Quantifying Force and Viscoelasticity Inside Living Cells Using an Active–Passive Calibrated Optical Trap

Research output: Chapter in Book/Report/Conference proceedingBook chapter – Annual report year: 2017Researchpeer-review

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As described in the previous chapters, optical tweezers have become a tool of precision for in vitro single-molecule investigations, where the single molecule of interest most often is studied in purified form in an experimental assay with a well-controlled fluidic environment. A well-controlled fluidic environment implies that the physical properties of the liquid, most notably the viscosity, are known and the fluidic environment can, for calibrational purposes, be treated as a simple liquid.
In vivo, however, optical tweezers have primarily been used as a tool of manipulation and not so often for precise quantitative force measurements, due to the unknown value of the spring constant of the optical trap formed within the cell’s viscoelastic cytoplasm.Here, we describe amethod for utilizing optical tweezers for quantitative in vivo force measurements. The experimental protocol and the protocol for data analysis rely on two types of experiments, passive observation of the thermal motion of a trapped object inside a living cell, followed by observations of the response of the trapped object when subject to controlled oscillations of the optical trap. One advantage of this calibration method is that the size and refractive properties of the trapped object and the viscoelastic properties of its environment need not be known. We explain the protocol and demonstrate its use with experiments of trapped granules inside live S.pombe cells.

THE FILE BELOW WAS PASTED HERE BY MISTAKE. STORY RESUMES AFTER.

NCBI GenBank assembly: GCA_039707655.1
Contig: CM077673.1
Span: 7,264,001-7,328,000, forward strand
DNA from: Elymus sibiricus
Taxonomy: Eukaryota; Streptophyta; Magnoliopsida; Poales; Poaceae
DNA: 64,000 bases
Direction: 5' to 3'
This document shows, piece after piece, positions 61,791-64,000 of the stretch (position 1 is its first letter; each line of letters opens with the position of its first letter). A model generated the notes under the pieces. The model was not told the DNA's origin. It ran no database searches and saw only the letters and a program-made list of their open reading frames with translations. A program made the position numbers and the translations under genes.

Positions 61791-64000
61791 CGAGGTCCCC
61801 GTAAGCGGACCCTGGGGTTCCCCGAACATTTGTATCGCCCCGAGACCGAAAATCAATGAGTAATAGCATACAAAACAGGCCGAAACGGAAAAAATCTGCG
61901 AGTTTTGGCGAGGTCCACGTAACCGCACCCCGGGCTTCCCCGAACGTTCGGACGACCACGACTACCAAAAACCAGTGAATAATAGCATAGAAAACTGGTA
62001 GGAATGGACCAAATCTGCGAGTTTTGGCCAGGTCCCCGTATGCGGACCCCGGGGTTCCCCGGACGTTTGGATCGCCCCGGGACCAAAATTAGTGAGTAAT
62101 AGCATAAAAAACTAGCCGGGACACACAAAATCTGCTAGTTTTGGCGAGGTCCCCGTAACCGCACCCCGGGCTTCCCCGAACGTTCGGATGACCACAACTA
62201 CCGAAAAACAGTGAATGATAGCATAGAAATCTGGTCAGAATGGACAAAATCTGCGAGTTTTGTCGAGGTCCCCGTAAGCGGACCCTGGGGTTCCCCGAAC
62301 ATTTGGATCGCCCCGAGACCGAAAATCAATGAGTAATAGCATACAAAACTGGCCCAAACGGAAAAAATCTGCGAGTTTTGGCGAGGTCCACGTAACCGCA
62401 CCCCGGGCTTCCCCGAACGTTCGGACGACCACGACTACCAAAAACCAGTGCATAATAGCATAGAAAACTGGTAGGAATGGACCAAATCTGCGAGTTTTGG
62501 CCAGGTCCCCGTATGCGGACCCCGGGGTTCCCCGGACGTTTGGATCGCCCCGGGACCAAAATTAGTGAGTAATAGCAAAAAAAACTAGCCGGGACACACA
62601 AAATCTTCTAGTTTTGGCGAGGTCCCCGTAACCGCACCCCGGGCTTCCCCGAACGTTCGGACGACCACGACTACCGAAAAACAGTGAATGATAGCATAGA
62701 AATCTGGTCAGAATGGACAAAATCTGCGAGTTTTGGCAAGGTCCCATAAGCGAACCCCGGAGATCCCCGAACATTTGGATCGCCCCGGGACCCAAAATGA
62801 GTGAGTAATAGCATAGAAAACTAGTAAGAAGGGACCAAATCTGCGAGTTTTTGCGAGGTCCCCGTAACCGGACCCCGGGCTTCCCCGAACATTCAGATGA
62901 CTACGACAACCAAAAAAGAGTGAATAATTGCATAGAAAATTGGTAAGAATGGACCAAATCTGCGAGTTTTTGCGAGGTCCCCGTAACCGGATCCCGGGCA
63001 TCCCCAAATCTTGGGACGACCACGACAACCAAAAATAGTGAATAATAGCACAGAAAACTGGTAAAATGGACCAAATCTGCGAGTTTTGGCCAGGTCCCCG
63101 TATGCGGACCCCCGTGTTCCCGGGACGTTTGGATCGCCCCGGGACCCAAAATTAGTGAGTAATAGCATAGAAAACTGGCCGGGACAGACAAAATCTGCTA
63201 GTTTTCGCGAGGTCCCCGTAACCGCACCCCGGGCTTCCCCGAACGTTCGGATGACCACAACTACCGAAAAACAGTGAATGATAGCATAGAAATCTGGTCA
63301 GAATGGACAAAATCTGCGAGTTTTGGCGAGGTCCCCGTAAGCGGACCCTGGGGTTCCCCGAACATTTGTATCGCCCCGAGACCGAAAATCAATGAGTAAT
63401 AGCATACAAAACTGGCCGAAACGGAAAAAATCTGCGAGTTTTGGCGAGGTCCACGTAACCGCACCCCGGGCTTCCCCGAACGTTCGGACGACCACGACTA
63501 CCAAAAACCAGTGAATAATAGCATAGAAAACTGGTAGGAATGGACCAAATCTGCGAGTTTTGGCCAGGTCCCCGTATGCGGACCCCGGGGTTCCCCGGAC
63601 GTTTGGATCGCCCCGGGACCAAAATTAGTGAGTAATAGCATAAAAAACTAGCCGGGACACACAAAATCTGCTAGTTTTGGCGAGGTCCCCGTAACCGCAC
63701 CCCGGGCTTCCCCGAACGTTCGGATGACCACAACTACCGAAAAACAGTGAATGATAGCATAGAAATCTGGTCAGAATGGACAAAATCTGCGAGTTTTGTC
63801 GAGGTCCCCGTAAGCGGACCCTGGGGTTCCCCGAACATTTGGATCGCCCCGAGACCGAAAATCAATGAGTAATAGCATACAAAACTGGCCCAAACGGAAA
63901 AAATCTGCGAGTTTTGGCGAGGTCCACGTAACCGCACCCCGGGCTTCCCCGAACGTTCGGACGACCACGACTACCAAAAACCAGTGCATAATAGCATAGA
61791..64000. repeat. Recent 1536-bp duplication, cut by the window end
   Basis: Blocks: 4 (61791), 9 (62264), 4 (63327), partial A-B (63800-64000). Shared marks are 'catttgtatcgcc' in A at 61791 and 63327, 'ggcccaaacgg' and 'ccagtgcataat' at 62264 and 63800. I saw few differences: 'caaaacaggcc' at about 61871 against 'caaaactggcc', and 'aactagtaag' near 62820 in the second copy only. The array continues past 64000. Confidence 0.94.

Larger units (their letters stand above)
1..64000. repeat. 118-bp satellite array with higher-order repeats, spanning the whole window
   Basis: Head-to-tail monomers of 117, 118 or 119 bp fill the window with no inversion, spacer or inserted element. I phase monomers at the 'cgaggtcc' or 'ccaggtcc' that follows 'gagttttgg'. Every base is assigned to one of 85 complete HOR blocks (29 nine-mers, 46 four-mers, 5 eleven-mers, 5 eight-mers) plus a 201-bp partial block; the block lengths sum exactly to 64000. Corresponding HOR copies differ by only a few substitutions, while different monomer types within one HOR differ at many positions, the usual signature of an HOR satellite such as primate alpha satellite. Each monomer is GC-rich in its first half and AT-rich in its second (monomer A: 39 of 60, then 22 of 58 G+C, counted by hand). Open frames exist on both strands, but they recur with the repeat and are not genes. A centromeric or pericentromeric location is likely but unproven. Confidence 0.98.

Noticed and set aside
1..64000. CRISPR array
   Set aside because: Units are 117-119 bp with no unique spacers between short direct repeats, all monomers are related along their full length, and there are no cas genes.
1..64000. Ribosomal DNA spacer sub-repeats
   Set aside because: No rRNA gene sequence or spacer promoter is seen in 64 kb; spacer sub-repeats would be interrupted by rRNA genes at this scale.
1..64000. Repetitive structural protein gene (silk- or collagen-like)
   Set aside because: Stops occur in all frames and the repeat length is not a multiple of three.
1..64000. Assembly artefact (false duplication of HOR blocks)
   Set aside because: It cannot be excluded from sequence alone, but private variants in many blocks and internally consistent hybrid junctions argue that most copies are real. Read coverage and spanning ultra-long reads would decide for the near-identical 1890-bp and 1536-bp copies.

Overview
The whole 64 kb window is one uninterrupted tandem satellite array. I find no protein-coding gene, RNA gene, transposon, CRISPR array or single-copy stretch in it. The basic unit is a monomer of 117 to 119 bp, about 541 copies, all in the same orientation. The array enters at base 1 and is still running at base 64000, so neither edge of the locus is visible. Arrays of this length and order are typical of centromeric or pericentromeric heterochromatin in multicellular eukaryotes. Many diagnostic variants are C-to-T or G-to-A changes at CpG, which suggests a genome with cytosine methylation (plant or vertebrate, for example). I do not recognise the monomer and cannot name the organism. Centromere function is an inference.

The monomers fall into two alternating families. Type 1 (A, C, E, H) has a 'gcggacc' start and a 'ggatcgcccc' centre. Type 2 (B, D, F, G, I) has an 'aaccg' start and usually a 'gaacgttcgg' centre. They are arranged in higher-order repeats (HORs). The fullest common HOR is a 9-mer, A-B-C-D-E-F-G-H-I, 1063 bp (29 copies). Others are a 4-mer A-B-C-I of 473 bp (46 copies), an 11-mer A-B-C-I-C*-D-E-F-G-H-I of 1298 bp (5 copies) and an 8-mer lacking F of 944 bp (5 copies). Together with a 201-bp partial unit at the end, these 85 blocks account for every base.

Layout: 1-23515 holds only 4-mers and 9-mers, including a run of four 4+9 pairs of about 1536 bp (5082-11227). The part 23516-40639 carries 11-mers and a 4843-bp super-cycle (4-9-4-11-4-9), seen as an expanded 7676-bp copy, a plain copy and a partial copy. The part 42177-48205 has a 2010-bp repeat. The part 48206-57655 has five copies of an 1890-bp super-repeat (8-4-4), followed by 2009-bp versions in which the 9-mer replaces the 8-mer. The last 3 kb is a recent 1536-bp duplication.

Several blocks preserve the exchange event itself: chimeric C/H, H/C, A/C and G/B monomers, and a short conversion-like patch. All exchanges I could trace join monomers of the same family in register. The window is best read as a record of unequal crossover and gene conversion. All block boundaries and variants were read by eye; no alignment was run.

Original languageEnglish
Title of host publicationOptical Tweezers: Methods and Protocols
EditorsArne Gennerich
Number of pages24
Publication date2017
Pages513-536
Chapter20
ISBN (Print) 978-1493964192
DOIs
Publication statusPublished - 2017
SeriesMethods in Molecular Biology
Volume1486
ISSN1064-3745
CitationsWeb of Science® Times Cited: No match on DOI

    Research areas

  • Optical Tweezers, Viscoelasticity, Cytoplasm, In Vivo, Force measurements, Spring constant

ID: 127152544